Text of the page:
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Über dieses Buch

Use a step-by-step process to create and deploy your first Azure IoT Edge solution.

Modern day developers and architects in today’s cloud-focused world must understand when it makes sense to leverage the cloud. Computing on the edge is a new paradigm for most people. The Azure IoT Edge platform uses many existing technologies that may be familiar to developers, but understanding how to leverage those technologies in an edge computing scenario can be challenging.

Beginning Azure IoT Edge Computing demystifies computing on the edge and explains, through concrete examples and exercises, how and when to leverage the power of intelligent edge computing. It introduces the possibilities of intelligent edge computing using the Azure IoT Edge platform, and guides you through hands-on exercises to make edge computing approachable, understandable, and highly useful.

Through user-friendlydiscussion you will not only understand how to build edge solutions, but also when to build them. By explaining some common solution patterns, the decision on when to use the cloud and when to avoid the cloud will become much clearer.

What You'll Learn

Create and deploy Azure IoT Edge solutions

Recognize when to leverage the intelligent edge pattern and when to avoid it

Leverage the available developer tooling to develop and debug IoT Edge solutions

Know which off-the-shelf edge computing modules are available

Become familiar with some of the lesser-known device protocols used in conjunction with edge computing

Understand how to securely deploy and bootstrap an IoT Edge deviceExplore related topics such as containers and secure device provisioning

Who This Book Is For

Developers or architects who want to understand edge computing and when and where to use it. Readers should be familiar with C# or Python and have a high-level understanding of the Azure IoT platform.

Inhaltsverzeichnis

Frontmatter

Chapter 1. Do I Need an Intelligent Edge?

Abstract
Businesses today are faced with an unparalleled number of choices and technology decisions as they try to intelligently evolve their systems. There are decisions about if, how, and when they should virtualize their datacenter, or if they should just continue to leverage the investment in their current physical assets. If they virtualize, should they use their own data center or a cloud provider, or a hybrid of both? If they decide to leverage a cloud platform, which of the hundreds of available service options should they use? How do these services fit together? What is the most cost-efficient option? The decision points and options can be very overwhelming. Cloud platforms have created a culture where the question is not “Is that possible?” but rather “Is that the most efficient way to do that?” In this environment, where so many tools and advanced capabilities are a click away, being innovative is not about having the capabilities but about correctly applying the capabilities to most accurately match the business need. It can be quite confusing if the right decision factors are not identified. Busyness does not equal productivity. In technical terms, having a fault-tolerant, highly available, cost-optimized, cloud-native architecture is still the wrong architecture if it does not correctly meet the needs of the business.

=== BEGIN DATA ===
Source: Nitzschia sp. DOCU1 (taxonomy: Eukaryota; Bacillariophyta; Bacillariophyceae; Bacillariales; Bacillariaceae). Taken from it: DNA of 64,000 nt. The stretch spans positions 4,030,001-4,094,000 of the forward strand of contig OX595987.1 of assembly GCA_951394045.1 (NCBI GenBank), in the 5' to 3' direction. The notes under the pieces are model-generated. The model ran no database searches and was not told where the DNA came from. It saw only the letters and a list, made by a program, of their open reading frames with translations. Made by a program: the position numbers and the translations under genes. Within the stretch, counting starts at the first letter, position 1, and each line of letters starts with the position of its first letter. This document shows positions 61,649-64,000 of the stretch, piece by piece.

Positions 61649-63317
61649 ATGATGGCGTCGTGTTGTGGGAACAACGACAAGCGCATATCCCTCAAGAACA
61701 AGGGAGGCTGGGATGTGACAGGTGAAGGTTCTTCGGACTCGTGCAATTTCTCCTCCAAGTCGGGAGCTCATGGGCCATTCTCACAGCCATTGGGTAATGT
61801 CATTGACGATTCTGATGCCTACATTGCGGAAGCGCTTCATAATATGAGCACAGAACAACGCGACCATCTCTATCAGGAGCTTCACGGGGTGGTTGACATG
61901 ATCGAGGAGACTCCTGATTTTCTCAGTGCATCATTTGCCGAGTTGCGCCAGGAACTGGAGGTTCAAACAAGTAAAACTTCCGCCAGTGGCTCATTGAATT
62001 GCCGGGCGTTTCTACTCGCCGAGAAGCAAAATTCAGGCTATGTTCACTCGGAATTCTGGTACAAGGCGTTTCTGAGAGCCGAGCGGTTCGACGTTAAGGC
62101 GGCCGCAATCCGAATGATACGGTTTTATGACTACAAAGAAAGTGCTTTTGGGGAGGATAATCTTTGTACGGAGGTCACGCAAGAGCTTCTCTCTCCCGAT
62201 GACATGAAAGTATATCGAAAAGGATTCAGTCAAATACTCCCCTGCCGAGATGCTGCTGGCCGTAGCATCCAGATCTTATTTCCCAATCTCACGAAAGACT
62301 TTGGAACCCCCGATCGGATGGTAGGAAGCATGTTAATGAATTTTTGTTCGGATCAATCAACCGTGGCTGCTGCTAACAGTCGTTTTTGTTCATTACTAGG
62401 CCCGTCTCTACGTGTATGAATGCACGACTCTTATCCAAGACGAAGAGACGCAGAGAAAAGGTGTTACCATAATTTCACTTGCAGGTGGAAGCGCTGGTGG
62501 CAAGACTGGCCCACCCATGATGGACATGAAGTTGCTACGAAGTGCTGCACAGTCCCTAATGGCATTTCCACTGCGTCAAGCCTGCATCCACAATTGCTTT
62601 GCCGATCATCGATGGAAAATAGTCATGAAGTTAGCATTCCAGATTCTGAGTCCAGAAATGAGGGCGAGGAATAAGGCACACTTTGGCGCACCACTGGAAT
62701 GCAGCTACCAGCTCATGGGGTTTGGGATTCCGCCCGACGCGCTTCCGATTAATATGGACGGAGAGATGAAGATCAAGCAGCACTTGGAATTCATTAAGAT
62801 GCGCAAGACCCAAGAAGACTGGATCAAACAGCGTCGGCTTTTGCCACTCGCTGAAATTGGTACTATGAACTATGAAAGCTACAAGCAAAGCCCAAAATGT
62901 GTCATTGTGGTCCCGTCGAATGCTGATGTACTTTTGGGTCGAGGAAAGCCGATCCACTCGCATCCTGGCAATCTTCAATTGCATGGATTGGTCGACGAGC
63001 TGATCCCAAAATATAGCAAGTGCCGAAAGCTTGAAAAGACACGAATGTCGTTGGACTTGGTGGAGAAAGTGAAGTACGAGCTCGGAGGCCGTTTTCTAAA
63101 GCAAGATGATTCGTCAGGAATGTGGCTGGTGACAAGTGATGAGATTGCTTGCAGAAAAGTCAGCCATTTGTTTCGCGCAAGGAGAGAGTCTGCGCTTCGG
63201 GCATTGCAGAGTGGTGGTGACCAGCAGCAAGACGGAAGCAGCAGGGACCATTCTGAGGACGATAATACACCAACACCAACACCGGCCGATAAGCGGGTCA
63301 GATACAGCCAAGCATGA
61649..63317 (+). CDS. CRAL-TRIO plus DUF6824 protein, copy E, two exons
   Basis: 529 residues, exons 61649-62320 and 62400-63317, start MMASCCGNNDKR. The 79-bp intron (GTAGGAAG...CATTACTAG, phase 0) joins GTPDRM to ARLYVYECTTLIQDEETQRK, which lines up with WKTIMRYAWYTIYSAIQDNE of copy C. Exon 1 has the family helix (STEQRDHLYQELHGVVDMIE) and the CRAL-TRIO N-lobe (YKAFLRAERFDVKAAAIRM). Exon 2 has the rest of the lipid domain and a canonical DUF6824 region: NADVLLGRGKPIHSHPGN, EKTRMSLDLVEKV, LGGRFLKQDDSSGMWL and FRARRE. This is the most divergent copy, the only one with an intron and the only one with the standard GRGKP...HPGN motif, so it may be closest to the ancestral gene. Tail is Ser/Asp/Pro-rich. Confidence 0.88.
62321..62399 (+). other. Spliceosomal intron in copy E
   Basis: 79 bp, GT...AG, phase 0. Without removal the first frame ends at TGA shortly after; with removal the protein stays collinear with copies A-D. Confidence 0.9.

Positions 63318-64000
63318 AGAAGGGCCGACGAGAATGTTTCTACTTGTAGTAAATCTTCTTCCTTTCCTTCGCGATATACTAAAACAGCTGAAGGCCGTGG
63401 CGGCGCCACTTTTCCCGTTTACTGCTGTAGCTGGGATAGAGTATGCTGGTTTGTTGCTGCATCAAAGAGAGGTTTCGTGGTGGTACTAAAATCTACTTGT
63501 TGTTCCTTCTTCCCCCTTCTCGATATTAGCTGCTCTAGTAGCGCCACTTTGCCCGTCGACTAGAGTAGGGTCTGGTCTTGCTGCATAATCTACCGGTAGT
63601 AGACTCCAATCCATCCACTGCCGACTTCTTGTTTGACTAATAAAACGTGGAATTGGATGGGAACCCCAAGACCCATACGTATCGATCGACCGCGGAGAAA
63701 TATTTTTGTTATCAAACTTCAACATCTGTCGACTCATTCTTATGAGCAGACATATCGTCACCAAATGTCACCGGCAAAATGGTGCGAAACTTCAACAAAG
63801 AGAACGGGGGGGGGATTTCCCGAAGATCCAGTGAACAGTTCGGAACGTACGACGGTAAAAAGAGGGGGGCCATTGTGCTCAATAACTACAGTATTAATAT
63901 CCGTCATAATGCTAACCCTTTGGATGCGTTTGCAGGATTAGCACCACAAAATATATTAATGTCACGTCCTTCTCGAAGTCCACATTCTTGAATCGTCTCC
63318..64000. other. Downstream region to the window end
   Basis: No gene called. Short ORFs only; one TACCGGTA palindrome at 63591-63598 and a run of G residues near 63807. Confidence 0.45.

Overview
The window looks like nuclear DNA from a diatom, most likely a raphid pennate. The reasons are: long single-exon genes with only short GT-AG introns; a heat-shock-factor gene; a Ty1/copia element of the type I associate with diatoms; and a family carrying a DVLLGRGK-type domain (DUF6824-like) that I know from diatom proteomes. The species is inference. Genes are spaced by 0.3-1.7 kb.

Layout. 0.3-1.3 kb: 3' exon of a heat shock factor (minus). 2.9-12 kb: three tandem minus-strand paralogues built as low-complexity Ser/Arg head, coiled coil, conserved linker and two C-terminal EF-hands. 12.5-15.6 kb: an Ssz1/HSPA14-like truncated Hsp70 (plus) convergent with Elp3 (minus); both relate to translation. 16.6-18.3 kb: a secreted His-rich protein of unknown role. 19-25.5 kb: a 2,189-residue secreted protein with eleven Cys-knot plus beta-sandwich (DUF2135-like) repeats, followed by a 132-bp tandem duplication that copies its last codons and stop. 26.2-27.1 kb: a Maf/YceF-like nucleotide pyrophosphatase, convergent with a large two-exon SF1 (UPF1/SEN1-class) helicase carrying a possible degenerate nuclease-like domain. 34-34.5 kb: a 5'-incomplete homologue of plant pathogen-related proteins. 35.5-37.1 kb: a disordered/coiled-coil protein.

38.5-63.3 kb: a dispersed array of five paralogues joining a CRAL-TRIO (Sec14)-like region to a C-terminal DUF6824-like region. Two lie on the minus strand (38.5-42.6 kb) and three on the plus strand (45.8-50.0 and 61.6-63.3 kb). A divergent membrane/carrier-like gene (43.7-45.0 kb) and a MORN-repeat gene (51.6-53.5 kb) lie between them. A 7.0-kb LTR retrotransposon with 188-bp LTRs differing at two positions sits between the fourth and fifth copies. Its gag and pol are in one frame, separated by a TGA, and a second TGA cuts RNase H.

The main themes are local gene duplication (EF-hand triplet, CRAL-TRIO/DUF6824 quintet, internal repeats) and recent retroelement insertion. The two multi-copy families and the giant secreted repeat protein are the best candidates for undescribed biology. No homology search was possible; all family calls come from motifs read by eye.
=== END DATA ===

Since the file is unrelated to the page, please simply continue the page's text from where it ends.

David Jensen

Chapter 2. Azure IoT Edge Core Concepts

Abstract
The Azure IoT Edge platform is an extension of the Azure IoT suite of services and, consequently, leverages the same Azure platform services. There are some differences between a canonical IoT solution and an IoT Edge solution in the IoT Hub service and I will highlight those differences where appropriate. To begin your journey toward using and benefiting from the Azure IoT Edge computing platform, you must understand the basic concepts of Azure IoT, Azure IoT Edge, and some of the related technologies. Azure IoT Edge makes use of some existing technologies, like containers, and therefore requires at least a basic understanding of those as well. If you are new to building Azure IoT solutions, this chapter will help you understand the basics of IoT in Azure and catch you up on the changes that have been added to support the IoT Edge platform.
David Jensen

Chapter 3. Azure IoT Edge Development Environment

Abstract
The Azure IoT Edge platform has a robust set of tools that provides developers with a similar development experience to what they are used to, in spite of the more complicated configuration of an edge solution. The Azure IoT Edge development toolchain is based on Visual Studio or VS Code, Docker/Moby, .Net Core (for .Net apps), Azure IoT Hub, and a container registry, usually either DockerHub or Azure Container Registry (ACR). This chapter will walk you through how to set up, configure, and connect all of these separate technologies to create a cohesive development experience. For examples, we will use a Windows 10 machine, but you can use a Windows Server machine as well if needed.
David Jensen

Chapter 4. Hello Edge

Abstract